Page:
Post by teknic_servo »

manwithtools wrote: Tue Mar 09, 2021 9:03 pm It seems to me that the C86ACCP with terminal blocks should be the only version needed. Getting a cable into a control cabinet in a secure and liquid tight manner is no simple feat with a preinstalled connector (If by chance you would like to do so, look into Icotek glands). Also it's impossible to make the installation look neat if you are using a predetermined length of cable. As a matter of fact, I'd as soon buy a Clearpath cable with no connector on the control panel end. Just flying leads would be fine. Let me use a simple CGB to retain the cable and I'll rout it in the most efficient manner and then cut to length and terminate.
manwithtools,
Thanks for your comments and I can apprecite your reasoning.

The reason that all cables are terminated on both ends is so that every cable can be fully tested for continuity and for the correct termination. Conducting these tests at the end of the manufacuring process means that the customer does have to chase wiring problems that were caused by the manufacturer. With flying leads on one end, the cable test would be more labor intensive and time consuming. In addition, many customers will use the cable as is and find the termination convenient.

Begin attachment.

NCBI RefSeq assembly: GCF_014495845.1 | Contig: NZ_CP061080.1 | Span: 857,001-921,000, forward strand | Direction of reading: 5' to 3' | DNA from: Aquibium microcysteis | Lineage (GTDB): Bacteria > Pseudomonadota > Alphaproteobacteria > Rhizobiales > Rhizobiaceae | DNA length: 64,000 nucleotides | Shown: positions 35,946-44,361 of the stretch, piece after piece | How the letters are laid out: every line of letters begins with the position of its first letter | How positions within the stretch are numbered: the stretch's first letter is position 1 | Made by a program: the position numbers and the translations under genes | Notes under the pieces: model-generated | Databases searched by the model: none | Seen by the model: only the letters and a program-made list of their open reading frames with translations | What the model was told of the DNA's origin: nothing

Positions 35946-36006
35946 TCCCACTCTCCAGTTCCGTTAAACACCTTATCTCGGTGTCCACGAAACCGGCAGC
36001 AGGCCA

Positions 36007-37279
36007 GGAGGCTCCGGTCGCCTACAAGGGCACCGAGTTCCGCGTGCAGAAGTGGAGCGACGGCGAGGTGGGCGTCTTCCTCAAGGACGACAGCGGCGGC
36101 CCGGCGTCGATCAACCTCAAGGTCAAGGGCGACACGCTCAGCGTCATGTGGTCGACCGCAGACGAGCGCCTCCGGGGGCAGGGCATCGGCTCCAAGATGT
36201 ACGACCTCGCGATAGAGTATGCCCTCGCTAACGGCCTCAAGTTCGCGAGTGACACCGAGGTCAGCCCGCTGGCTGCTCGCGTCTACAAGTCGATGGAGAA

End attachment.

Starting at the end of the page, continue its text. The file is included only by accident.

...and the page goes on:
If anyone needs parts numbers for crimp tools, connectors, terminals, or extraction tools, you can find a master list in a chart on page 169 of the ClearPath User Manual:
https://www.teknic.com/files/downloads/ ... manual.pdf
Thanks,
Tom T.
Gary Campbell
Posts: 1500
Joined: Sat Nov 18, 2017 2:32 pm
Acorn CNC Controller: Yes
Allin1DC CNC Controller: No
Oak CNC controller: No
MPU11 & GPIO4D -w/ 3rd Party Drives: No
DC3IOB: No
CNC12: Yes
CNC11: No
CPU10 or CPU7: No
CNC Control System Serial Number: Acorn 238
Location: Marquette, MI
Contact:

Re: New Build: SYIL X4 CNC Mill, Clearpath SDSK, C86ACCP & Centroid Acorn

Post by Gary Campbell »

The reason that all cables are terminated on both ends is so that every cable can be fully tested for continuity and for the correct termination. Conducting these tests at the end of the manufacuring process means that the customer does have to chase wiring problems that were caused by the manufacturer. With flying leads on one end, the cable test would be more labor intensive and time consuming. In addition, many customers will use the cable as is and find the termination convenient.